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Black Vine Weevil

Introduced from Europe, the black vine weevil (Otiorhynchus sulcatus) is a widespread pest in the northern half of the United States, where it attacks a wide variety of landscape shrubs, especially evergreens such as rhododendrons, hemlocks, and yews.

The adult is 3/8 to 1/2 inch long and emerges in late spring or early summer. It has the characteristic elongated snout of a weevil, and plays dead when disturbed. The flightless females feed on leaves at night for three to six weeks and then begin laying some 200 eggs beneath bark scales, under litter, and in the soil. The white, legless larvae burrow into the soil, eventually becoming 1/2-inch C-shaped grubs with brown heads. They pupate the following spring. There is one generation per year.

SYMPTOMS: Notching of the margins of evergreen leaves is a sign of adults feeding. Indeed, entire needles of hemlocks and yews may be clipped off. While the foliar damage adult weevils cause is largely cosmetic, root damage from larval feeding is much more serious. As the larvae consume entire feeder roots and the bark of larger roots, plants may turn yellow, wilt, and die. Unfortunately, these are often the first signs of root feeding, unless girdling of the stem is visible at ground level. The clearest indication of infestation is often the presence of feeding adults.

CONTROL: Handpick the weevils on small plantings or individual plants. One or two hours after nightfall, inspect your plants with a flashlight. Shake the branches to dislodge the adults onto a clipboard or drop cloth, or create a daytime hiding place for adults by folding a burlap cloth lengthwise a few times, and securing it around the base of the plant. During the day, examine the folds for adults and dispose of them in a jar of soapy water.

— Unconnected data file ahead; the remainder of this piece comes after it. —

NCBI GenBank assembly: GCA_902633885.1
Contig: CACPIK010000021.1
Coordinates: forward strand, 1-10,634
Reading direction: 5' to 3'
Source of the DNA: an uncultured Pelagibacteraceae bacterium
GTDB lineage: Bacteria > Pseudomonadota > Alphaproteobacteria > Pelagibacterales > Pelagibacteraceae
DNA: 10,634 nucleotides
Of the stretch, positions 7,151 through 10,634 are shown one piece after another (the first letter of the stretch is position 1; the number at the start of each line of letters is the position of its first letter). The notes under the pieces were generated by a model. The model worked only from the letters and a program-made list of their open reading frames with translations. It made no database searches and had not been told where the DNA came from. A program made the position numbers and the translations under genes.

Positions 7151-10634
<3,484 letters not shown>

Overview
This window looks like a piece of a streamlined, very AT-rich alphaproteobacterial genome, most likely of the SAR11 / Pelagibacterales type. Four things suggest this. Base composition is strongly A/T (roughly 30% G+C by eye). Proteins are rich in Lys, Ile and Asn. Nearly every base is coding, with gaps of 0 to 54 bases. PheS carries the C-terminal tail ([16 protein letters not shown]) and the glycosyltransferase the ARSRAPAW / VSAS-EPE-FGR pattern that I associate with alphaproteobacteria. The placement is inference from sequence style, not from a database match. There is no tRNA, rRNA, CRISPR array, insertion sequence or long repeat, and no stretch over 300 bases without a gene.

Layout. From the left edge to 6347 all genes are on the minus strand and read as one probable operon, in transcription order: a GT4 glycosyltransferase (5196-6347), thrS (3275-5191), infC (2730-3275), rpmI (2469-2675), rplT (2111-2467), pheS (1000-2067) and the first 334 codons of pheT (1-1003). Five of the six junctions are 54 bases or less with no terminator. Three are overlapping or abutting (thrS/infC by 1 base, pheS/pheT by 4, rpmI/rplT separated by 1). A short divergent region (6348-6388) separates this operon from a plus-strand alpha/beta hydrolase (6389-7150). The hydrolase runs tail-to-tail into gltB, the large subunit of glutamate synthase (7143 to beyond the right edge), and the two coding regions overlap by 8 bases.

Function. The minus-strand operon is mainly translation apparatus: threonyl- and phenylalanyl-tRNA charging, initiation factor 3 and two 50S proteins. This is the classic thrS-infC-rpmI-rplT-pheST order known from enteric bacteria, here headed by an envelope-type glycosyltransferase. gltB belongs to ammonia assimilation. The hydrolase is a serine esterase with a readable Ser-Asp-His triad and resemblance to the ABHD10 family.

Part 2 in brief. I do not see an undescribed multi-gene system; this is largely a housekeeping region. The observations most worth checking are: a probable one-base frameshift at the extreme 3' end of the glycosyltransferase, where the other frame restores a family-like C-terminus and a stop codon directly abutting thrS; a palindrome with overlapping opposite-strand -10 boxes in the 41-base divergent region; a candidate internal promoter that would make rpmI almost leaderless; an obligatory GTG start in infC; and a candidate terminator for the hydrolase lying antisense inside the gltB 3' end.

Because adults are flightless, applying a band of sticky material such as Tanglefoot or Stickem Special to a covering of fabric tied around the trunk will act as a barrier.

An insecticide containing acephate [Orthene] can be used within the first three weeks of noticing adults and their feeding injury to the leaves. Treat the soil surface and the main stems and branches to destroy the feeding adults. Another application three to four weeks after the first may be warranted to control adults that have emerged. Other labeled insecticides include lambda-cyhalothrin (Spectracide Triszicide Soil & Turf Insect Killer Concentrate).

Larvae can be controlled with imadocloprid (Bayer Advanced Garden Tree & Shrub Insect Control).

Beneficial nematodes (Heterorhabditis bactenophora–marketed as Cruiser, Heteromask, and Gardens Alive Grub-Away Nematodes) have been successfully used to control weevils in container nursery operations, though less reliably in landscape situations.

A few rhododendron species and hybrids are naturally resistant to black vine weevils. These include Rhododendron dauricum, R. heliolepis, R. minus (piedmont rhododendron], R. scintillans, and the cultivars ‘P. J. Mezitt’. ‘Jock’, and ‘Sapphire’, Plants that callus quickly, such as Gumpo azalea varieties, can tolerate black vine weevil feeding.